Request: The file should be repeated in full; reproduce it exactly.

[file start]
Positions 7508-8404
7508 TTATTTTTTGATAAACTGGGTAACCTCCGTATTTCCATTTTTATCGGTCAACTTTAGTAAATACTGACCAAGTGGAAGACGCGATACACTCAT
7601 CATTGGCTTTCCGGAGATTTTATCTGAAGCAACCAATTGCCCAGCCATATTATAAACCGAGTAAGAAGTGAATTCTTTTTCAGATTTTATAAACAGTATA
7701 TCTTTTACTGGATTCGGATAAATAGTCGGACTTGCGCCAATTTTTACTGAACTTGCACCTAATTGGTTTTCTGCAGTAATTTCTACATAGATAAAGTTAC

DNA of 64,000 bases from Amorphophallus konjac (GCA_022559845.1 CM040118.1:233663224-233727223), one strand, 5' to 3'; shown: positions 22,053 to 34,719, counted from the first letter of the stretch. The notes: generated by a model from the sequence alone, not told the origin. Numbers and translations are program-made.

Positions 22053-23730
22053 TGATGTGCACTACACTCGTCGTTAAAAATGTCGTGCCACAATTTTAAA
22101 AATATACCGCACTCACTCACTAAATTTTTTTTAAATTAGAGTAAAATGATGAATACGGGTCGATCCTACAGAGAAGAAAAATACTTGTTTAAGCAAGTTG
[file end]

Positions 7508-8404
7508 TTATTTTTTGATAAACTGGGTAACCTCCGTATTTCCATTTTTATCGGTCAACTTTAGTAAATACTGACCAAGTGGAAGACGCGATACACTCAT
7601 CATTGGCTTTCCGGAGATTTTATCTGAAGCAACCAATTGCCCAGCCATATTATAAACCGAGTAAGAAGTGAATTCTTTTTCAGATTTTATAAACAGTATA
7701 TCTTTTACTGGATTCGGATAAATAGTCGGACTTGCGCCAATTTTTACTGAACTTGCACCTAATTGGTTTTCTGCAGTAATTTCTACATAGATAAAGTTAC

DNA of 64,000 bases from Amorphophallus konjac (GCA_022559845.1 CM040118.1:233663224-233727223), one strand, 5' to 3'; shown: positions 22,053 to 34,719, counted from the first letter of the stretch. The notes: generated by a model from the sequence alone, not told the origin. Numbers and translations are program-made.

Positions 22053-23730
22053 TGATGTGCACTACACTCGTCGTTAAAAATGTCGTGCCACAATTTTAAA
22101 AATATACCGCACTCACTCACTAAATTTTTTTTAAATTAGAGTAAAATGATGAATACGGGTCGATCCTACAGAGAAGAAAAATACTTGTTTAAGCAAGTTG